Ich muß doch wieder ein paar Zeilen einsenden, somit ich nicht ganz in Vergessenheit gerathe.

                Gegenwärtig ist e shier sehr trocken, und infolge dessen macht sich der Wassermangel recht fühlber. Möchte es doch bald regen. – Sie Baumwollernte ist wohl nun bald drendet, und ist dieselbige stellenweise etwas besser und stellenweise wieder schlechter als letztes Jahr.

                Unser Kitchinim der im Sommer von Blitz beschädigt wurde und reparirt werden mutzit, ist nun wieder fertig. Die Kosten für denselben sind $225.00.

               Diese Motze schien die Wardaer Mädchen das Wanderfieber ergriffen zu haben, den sie verstogen wie die wilden Hause. Die Frls. Maria u. Lena Domaschk sowie Frl. Emma Bittner gingen nach Austin, Frl. Martha Kubitz u. Theresa Domaschk gingen nach Brenham, um dort Dienstellen anzunehmen, während Frl. Emma Rothmann nach Port Arthur ging um gleichfalls dort in Dienst zu treten, ihr Vater Herr Ernst Rothmann de geschäftshalper dort zu tun hatte, begleitete sie hin. Hoffentlich gefällt es nun allen recht gut, sonst — — —

                Doch so, genug für dismal.

                Mit Gruß an all Leser.

                                John Schmidt

Transliterated by Weldon Mersiovsky

Texas In The Spring: “Flowers Blooming And Birds On The Wing”

This article by Ray Spitzenberger first appeared in IMAGES for March 28, 2019, East Bernard Express, East Bernard, Texas.

            Spring officially began six days ago, on March 20; and we have had, at least in our part of Texas, some truly beautiful cool, clear, sunny Spring-like days. Here anyway. We didn’t get the large hail that battered McKinney, nor the fumes and black smoke pouring out of a Deer Park industrial facility. Hopefully, today, those places, too, are enjoying the beauty of Texas in the Spring. Today is an absolutely breathtakingly resplendent Spring day!

            While tiny wildflowers were poking their heads up between blades of grass in our very green lawn, various friends posted on Facebook breathtaking pictures of bluebonnets and red blankets already covering the hillsides in some places in Texas. One of the most spectacular posts was the one showing huge fields of lavender blooming on the hillsides in Fredericksburg.

To our delight, several patches of bluebonnets are blooming their beautiful heads off, encircling Grandpa’s old plow, on the west side of our house!

            A resident wren-couple began their annual task of nest-building on the beams of our patio roof. I am told by bird-lovers that our Texas wrens mate for life, stay on the same property for life, and each Spring build four or five nests so that the female will have a choice as to which one she will hatch her babies in. The male helps the female build the nests. These two wrens continued their nest-making even while my wife and I sat on the patio only two feet from them.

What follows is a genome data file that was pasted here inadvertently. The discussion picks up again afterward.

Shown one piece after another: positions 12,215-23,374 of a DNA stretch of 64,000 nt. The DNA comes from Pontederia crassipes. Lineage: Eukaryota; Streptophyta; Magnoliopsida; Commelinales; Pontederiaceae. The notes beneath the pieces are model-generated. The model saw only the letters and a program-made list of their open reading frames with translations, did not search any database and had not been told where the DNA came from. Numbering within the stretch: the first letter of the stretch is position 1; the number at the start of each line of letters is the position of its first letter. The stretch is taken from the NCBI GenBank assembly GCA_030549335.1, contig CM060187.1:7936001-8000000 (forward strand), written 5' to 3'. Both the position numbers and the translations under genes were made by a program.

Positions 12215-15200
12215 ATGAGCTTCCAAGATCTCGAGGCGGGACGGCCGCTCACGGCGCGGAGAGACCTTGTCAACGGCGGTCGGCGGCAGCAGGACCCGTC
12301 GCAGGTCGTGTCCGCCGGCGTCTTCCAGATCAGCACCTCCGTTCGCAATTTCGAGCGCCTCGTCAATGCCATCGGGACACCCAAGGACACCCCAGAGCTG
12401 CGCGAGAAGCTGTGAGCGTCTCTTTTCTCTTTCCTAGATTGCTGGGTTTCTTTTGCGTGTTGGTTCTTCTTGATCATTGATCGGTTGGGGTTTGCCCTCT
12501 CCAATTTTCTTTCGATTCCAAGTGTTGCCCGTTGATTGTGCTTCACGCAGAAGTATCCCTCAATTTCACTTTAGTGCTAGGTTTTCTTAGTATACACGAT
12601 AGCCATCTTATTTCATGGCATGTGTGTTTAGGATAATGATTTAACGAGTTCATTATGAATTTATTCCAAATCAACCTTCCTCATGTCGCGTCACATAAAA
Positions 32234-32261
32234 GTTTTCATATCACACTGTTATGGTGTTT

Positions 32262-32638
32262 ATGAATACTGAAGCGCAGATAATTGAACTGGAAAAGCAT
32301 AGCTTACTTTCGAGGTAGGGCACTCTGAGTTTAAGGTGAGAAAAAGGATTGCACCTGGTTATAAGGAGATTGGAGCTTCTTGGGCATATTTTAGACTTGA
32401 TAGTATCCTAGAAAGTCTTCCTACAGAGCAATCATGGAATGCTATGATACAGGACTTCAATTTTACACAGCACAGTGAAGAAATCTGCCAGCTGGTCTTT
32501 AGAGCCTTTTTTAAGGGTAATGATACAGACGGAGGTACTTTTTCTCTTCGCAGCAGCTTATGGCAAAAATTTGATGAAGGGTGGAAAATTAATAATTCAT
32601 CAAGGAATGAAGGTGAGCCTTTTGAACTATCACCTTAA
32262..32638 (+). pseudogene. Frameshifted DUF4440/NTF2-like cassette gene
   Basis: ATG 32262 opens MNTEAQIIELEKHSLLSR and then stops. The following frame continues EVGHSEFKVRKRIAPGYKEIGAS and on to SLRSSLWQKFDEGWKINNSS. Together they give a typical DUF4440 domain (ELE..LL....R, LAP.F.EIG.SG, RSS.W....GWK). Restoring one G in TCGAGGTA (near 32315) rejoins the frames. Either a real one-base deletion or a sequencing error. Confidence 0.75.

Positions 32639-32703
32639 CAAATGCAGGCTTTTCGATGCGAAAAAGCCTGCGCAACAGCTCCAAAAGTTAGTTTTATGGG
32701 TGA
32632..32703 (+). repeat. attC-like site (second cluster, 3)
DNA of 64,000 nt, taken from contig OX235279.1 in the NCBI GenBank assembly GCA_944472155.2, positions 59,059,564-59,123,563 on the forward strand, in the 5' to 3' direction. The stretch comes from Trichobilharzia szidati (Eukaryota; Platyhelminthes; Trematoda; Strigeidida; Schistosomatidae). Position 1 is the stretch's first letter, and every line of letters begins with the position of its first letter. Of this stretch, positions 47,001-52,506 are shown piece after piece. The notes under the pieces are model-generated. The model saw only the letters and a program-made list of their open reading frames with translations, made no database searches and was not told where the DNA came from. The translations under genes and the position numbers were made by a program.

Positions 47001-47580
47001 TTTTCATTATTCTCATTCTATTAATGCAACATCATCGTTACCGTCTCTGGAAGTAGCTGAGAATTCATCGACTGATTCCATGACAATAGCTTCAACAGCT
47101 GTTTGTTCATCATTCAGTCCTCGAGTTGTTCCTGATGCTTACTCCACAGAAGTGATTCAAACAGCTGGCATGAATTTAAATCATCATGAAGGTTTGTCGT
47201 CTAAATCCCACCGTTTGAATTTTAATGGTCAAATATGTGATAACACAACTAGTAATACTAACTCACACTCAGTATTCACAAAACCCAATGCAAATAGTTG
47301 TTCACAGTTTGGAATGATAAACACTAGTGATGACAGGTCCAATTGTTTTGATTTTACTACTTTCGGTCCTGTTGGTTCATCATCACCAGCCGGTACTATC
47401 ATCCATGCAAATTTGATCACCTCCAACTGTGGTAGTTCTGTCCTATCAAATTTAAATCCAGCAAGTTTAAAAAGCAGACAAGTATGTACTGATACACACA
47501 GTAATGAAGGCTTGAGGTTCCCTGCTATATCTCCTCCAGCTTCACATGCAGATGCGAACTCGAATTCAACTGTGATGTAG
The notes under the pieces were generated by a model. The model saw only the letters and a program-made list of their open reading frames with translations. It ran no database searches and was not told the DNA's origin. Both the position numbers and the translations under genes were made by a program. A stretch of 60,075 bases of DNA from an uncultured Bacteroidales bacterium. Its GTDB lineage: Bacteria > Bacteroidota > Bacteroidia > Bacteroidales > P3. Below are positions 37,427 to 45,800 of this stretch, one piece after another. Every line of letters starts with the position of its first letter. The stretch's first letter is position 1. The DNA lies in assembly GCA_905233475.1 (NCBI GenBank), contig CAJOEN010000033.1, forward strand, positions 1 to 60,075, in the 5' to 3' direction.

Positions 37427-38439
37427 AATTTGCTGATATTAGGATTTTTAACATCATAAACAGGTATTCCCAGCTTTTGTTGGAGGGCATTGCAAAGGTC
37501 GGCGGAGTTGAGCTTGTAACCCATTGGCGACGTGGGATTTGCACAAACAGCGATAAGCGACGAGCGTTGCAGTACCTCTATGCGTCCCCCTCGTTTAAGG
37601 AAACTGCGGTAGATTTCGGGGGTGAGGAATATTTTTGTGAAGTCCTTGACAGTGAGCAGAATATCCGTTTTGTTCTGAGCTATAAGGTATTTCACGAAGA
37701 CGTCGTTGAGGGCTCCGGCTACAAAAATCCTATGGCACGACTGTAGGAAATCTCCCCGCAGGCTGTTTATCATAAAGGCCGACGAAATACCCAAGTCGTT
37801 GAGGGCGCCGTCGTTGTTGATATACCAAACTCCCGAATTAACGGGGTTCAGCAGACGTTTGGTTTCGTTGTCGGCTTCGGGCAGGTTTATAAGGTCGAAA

As we were enjoying these indications of Spring, I could not refrain from wanting to sing that old song we learned in Dime Box Rural School, “Have you ever been to Texas in the Spring, where the flowers bloom and birds are on the wing.” I sang it in my heart, because I didn’t wish to annoy my wife by singing it out loud (if you’ve ever heard me sing, you understand why).

            Over the years, I have seen and heard slightly different versions of this song, but the basic content of the lyrics is always the same. The song continues with, “Where bluebonnets wave in air, and there’s friendship everywhere, While busy bees are humming and the banjos are a-strumming?” We do have bluebonnets waving in the cool breeze this morning, but there are no bees buzzing around our patio, and I haven’t heard a banjo in years. My wife did play the piano a while yesterday (which delights me more than a banjo). You’d think that whoever wrote the song would know you’re more likely to hear a guitar in Texas than a banjo.

            The wildflowers garnishing our backyard lawn look a lot like those in our yard at Easter when I was a child. Our Wendish custom was to build Easter egg nests out of the grass and wild plants from the yard, and then decorate the nests. My mother, aunts, and grandmother told my brother and me that if we adorned our nests with wild flowers, the Easter Bunny would leave chocolate rabbits and candy eggs. You can just know how vigorously and enthusiastically we lined those nests with flowers! Happy childhood, Springtime memories!       

            So far, no pink primroses or wine cups have sprung up in our yard, but we never have as many of those as we used to have in Dime Box. In the old days, our back pasture was literally covered with primroses (we called them “buttercups”). Their appearance was a sure sign of Spring in Texas, — “Where the flowers bloom.” Some years we had a profusion of bluebonnets in Lee County, and some years we didn’t. I guess it depended on the way nature distributed the seeds, because in those days, nobody PLANTED wildflower seeds; they just came up on their own. This week, bluebonnets are coming up on their own along country roads in East Bernard, — as the song says, “Where bluebonnets wave in air, and there’s friendship everywhere.”

            It seems that most folks are friendlier, happier, and livelier in the Spring than any other time of year. Here in our town, East Bernarders are ALWAYS friendly, cordially saying, “Yak se mas!” to everyone with a smile on their face, — but even more so when it’s Spring and the flowers bloom and birds are on the wing!


Ray Spitzenberger is a retired teacher and pastor, and author of a book, IT MUST BE THE NOODLES.